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Haiti’s Next Social Challenge

Since its inception, Haiti has always been known for all kinds of problem; however, history seems to be repeating itself of late. Amongst Haiti’s past challenges is the question of race which, by the way, is a very controversial topic that Haitians are reluctant to address.

Briefly, 19th Century Haiti was a time of racial disturbance. We have had a socially and racially divided country composed of different classes as Whites, Mulattos and Blacks. It’s not by pure coincidence that I list them as such but by role of importance, so it was believed to be.

As recently as the early 1990’s with the following United Nations Missions: UNMIH (United Nations Mission in Haiti Sept 1993 – June 1996), UNSMIH (United Nations Support Mission in Haiti July 1996 – July 1997), UNTMIH (United Nations Transition Mission in Haiti August 1997 – December 1997), MIPONUH (United Nations Civilian Police Mission in Haiti December 1997 – March 2000 and finally MINUSTAH (United Nations Stabilization Mission in Haiti June 2004 – Present, Haiti has relived its past.

With these missions comes a new class of citizens in Haiti and this new class is composed of the offspring of foreign soldiers scattering throughout the country.
With the recent call of the MINUSTAH to withdraw from Haiti, there are a number of children that are left in between; and already, they are started to be labeled or called “Ti Blan Mannan”.

Aren’t these children also Haitians? What if anything is the government doing about this eventual social crisis? Does the government even aware of this issue? These are questions that need to be addressed and resolved before we can even think of sending the MINUSTAH packing.

President Martelly is correct for a premature withdrawal of the MINUSTAH will create a security vacuum that Haiti is not quite ready to handle, but I think that the new government should also be focusing on creating a system to track these soldiers whose children will be left fatherless without the involvement of Haitian authorities.

One way the government can start is by implementing a National Database Registry System asking everyone whose children are fathered by a foreign soldier to register by naming the soldier, rank & brigade. As such, the government would introduce some kind of law obligating these soldiers to have their DNA taken and forcing them to be a father to these children before leaving the country should there be a DNA match.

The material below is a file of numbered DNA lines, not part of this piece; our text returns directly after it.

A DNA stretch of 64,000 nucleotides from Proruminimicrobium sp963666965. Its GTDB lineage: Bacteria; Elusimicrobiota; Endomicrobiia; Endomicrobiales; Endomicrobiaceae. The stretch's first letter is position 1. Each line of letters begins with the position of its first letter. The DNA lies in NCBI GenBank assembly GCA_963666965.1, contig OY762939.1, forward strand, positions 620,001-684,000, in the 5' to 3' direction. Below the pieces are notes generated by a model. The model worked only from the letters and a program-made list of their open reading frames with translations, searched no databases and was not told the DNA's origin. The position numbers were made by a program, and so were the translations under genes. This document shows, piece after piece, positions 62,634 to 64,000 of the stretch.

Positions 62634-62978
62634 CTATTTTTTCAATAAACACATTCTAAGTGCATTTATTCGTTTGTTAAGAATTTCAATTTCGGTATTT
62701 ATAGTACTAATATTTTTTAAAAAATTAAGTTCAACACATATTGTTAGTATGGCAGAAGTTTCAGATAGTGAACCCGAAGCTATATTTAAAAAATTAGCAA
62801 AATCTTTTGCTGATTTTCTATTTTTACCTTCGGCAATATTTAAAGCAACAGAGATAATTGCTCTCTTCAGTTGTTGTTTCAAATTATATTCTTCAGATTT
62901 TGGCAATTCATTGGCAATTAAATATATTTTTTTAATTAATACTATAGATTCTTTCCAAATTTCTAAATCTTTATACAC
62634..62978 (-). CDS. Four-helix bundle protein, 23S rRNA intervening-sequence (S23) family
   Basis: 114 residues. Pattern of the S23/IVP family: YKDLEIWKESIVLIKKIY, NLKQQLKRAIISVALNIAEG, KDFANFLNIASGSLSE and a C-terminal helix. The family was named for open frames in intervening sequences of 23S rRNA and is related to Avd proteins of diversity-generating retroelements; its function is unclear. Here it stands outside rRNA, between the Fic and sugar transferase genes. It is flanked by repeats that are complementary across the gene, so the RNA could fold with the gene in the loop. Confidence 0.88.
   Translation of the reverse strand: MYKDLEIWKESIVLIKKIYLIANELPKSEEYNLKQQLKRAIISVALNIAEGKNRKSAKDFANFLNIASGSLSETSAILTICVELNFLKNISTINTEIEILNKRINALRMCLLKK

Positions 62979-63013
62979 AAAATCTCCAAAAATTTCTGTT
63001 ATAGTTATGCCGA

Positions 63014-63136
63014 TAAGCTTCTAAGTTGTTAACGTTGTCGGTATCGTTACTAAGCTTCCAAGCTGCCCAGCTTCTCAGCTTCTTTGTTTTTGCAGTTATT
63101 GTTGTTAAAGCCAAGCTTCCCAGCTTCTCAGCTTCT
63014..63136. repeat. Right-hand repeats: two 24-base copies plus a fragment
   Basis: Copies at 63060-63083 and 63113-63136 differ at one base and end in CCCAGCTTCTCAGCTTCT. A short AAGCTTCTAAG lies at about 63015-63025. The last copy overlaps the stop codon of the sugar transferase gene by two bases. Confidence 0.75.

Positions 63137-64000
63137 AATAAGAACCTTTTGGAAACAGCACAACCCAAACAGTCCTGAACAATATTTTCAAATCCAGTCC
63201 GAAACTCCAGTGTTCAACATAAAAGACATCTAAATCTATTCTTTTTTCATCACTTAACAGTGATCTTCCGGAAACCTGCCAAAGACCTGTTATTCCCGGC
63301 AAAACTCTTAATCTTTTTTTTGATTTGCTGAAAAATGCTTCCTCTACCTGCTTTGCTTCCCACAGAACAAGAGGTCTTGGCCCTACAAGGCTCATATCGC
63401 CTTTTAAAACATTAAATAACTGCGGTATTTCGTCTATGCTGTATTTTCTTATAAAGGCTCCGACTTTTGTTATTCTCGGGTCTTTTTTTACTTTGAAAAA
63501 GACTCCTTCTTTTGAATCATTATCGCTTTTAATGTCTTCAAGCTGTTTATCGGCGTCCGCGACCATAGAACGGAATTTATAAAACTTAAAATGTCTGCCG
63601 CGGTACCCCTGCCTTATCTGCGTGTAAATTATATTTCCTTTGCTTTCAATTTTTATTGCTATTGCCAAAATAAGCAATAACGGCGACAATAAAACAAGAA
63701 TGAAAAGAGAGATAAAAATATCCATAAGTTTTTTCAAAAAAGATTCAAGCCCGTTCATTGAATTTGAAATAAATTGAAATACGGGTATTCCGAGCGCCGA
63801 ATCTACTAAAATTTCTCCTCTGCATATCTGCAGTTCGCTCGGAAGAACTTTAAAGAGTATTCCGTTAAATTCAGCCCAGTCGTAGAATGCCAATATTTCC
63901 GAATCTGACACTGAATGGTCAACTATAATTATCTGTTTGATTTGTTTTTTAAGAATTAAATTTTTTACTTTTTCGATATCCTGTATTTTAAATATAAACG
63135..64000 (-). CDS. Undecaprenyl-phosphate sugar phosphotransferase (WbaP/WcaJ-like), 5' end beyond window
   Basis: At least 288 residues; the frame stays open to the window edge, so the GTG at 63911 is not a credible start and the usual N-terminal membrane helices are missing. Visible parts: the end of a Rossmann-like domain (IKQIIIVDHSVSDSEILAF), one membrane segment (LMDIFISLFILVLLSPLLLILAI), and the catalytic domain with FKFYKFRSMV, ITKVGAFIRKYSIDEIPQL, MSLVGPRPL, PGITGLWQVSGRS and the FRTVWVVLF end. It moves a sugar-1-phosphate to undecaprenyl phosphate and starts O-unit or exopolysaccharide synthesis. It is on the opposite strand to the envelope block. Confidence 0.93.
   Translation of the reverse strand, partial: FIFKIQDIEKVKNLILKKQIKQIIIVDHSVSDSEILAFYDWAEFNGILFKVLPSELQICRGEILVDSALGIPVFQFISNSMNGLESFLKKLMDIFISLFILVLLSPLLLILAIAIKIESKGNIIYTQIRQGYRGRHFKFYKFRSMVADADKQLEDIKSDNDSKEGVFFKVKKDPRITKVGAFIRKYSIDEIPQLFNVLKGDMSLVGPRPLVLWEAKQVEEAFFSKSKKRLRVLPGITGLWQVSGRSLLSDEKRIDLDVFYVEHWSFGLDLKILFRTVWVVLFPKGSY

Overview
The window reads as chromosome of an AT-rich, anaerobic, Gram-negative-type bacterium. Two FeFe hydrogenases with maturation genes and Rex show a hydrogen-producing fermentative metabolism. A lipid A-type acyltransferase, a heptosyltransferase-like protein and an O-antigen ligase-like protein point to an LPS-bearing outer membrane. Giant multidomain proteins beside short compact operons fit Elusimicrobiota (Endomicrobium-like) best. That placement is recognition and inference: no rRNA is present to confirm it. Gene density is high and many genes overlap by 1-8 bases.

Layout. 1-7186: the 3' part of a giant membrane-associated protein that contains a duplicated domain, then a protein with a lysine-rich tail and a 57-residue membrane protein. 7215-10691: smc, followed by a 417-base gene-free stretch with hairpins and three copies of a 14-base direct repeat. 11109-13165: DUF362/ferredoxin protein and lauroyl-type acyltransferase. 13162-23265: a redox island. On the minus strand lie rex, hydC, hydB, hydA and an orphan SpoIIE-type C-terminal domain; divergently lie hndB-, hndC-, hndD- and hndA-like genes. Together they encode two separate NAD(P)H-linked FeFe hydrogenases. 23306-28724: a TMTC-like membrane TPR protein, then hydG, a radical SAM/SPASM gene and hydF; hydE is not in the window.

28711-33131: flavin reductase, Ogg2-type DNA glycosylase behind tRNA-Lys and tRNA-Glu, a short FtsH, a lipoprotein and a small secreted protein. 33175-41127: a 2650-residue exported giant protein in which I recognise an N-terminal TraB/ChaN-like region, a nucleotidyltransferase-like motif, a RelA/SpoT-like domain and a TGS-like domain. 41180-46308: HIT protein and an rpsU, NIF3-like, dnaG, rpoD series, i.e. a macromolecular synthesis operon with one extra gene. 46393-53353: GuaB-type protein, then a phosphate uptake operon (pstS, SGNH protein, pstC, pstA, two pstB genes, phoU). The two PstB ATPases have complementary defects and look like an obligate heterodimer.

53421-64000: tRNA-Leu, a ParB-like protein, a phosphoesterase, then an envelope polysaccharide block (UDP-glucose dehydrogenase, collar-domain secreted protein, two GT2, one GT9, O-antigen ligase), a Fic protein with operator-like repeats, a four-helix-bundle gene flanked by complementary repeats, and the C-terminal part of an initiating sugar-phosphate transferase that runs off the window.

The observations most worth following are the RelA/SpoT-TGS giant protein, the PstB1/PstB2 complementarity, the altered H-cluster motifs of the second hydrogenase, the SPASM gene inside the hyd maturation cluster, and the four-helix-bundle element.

Are there laws in place to force these soldiers to assume their responsibilities toward these children before leaving Haiti? With all that is going on in Haiti, the government should also prioritize the well being of these innocent children.

As it stands now, these soldiers will be leaving Haiti and these children will become State’s problem. Haiti is already socially and racially disturbed and allowing these soldiers to leave without assuming their responsibilities toward these children will be disastrous for the State.

Since the President will soon be asking the UN to renew the mandate of the MINUSTAH, his government should introduce a clause of fatherhood holding these soldiers liable to support these innocent children who are not too far from becoming the next wave of “Ti Blan Mannan” in Haiti.

I don’t want to sound negative, but I was saddened to hear this expression in a Barbershop in Haiti as late as this past August when a little white boy innocently entered the Barber for a haircut.

Political Scientist
[email protected]

Haitian Times

Haitian Times

The Haitian Times was founded in 1999 as a weekly English language newspaper based in Brooklyn, NY.The newspaper is widely regarded as the most authoritative voice for Haitian Diaspora.
Haitian Times
May. 05, 2012

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